A group responsible for overseeing the county’s health care facilities got its first glimpse of a renovation project at Allen County Regional Hospital.

The Hospital Facilities Board visited the construction site of the former labor and delivery unit on Thursday. The hospital ceased delivery in 2020 when Saint Luke’s Health System began operating there under a lease agreement.

The area will be remodeled to become an outpatient specialist clinic, serving visiting physicians for various types of services such as wound care or cancer treatment.

It will offer six exam rooms, a procedure room, four infusion bays, a waiting room, areas for healthcare providers and other areas.

The project will cost around $1.1 million, but the facilities board has the money to cover it.

Under the lease agreement, Saint Luke’s lease payments cover the remaining cost of bonds to fund construction of the hospital, which was built in 2013. Taxpayers are relieved of this burden, but have agreed to continue to fund a quarter of the sales tax to maintain the facilities. Sales tax collections average about $50,000 per month.

The county still owns the facilities and serves as a sort of landlord, responsible for maintenance and upkeep, including renovation projects.

During the visit, council members noted points of interest. They seemed to like the layout, with four exam rooms grouped together on the west side and the IV bays in one large room to the east. In the center will be two examination rooms with a procedure room behind them. This room and some of the exam rooms will have large windows, allowing plenty of natural light.

The only surviving piece of furniture is a nurse’s station. Everything else will be new.

Over 4,500 square feet will be affected.

Construction began on May 16 and is expected to be completed in early September, with a scheduled opening on September 16.

Part of the new walking path around the hospital grounds, courtesy of Thrive Allen County. Photo by Vickie Moss/Iola Registry

IN ADDITION to remodeling the specialty clinic at the hospital, the group also agreed to remodel the Medical Arts Building at 825 E. Madison Ave.

Once this project is complete, they will use the space for a health clinic, moving from the existing clinic at 401 S. Washington Ave. A lease on the Washington clinic ends this summer; the county owns the Madison Avenue location, so it made more sense to renovate and move the clinic there.

This project will cost $538,442 and will redevelop 8,900 square feet.

Construction began on June 2; it is also expected to end in September and open by September 12.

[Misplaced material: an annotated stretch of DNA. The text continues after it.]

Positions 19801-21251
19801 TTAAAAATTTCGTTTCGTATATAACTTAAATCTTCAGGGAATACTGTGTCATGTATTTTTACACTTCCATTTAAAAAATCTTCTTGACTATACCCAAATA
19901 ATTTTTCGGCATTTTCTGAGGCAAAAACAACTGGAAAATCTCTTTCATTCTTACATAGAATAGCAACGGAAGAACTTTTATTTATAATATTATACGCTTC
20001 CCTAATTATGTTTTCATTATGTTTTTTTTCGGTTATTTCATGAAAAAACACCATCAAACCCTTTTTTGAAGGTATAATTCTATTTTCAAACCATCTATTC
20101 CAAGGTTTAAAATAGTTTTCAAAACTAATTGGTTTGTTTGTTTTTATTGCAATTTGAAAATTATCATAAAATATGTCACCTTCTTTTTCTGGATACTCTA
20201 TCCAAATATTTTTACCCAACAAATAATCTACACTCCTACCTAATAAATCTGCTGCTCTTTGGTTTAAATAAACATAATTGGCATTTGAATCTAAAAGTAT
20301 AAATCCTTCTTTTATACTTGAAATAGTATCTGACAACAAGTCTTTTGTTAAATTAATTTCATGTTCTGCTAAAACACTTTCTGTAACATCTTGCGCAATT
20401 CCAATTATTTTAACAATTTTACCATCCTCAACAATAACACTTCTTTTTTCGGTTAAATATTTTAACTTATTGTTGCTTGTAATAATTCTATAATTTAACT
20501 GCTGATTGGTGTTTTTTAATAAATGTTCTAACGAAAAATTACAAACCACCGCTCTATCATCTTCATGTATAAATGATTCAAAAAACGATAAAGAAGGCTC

The plan is to create 10 exam rooms, five vendor offices and a new lab, among other improvements. It will feature new finishes throughout the building.

The plan did not include any improvements to the exterior, but the group hopes to make some improvements there as well.

They would like to replace the canopy, which has a low overhang. A new awning would not be as wide but would still provide some coverage over the door.

The council would also like to rework the soffits and fascia, as well as the columns.

Price estimates have not yet been provided for this work.

IN OTHER news, the council of hospital establishments:

• Heard an administrative update from Steve Schieber, CEO of Critical Access Hospitals for Saint Luke’s. He briefly touched on the recent resignation of former administrator Elmore Patterson. Saint-Luc is looking for a replacement. He also announced that a new physician, Dr. Sam Wilcox, will join Dr. Brian Neely at the Medical Arts Building in October.

• Heard a financial report from Larry Peterson. Sales tax collections fell slightly in April, around $49,000, but rebounded in May to $54,000. He also reported that the county made its final payment for a loan the hospital took out at the start of the COVID-19 pandemic to pay for surgeries. He also talked about a recent audit; the cost was higher than expected, so board members said they might consider switching companies for next year.

• I learned that a walking path around the hospital grounds was mostly complete. Thrive Allen County got a grant to build the trail, which is about a mile long and roughly traces the property line. A small section winds through the woods behind the hospital building. A lookout will be moved along the trail, overlooking a small retention pond to the south of the facility. Eventually, a garden will be added.

• Discussing the Hospital Foundation’s plans to update the electronic screens near the hospital entrance. Soon they will replace a large screen to recognize donors. Three other electronic boxes will be replaced. The foundation is considering a plan to showcase historic photos of the old St. John’s Hospital, the old Allen County Hospital and the current facility. The foundation also wants to install plaques to thank city and county taxpayers.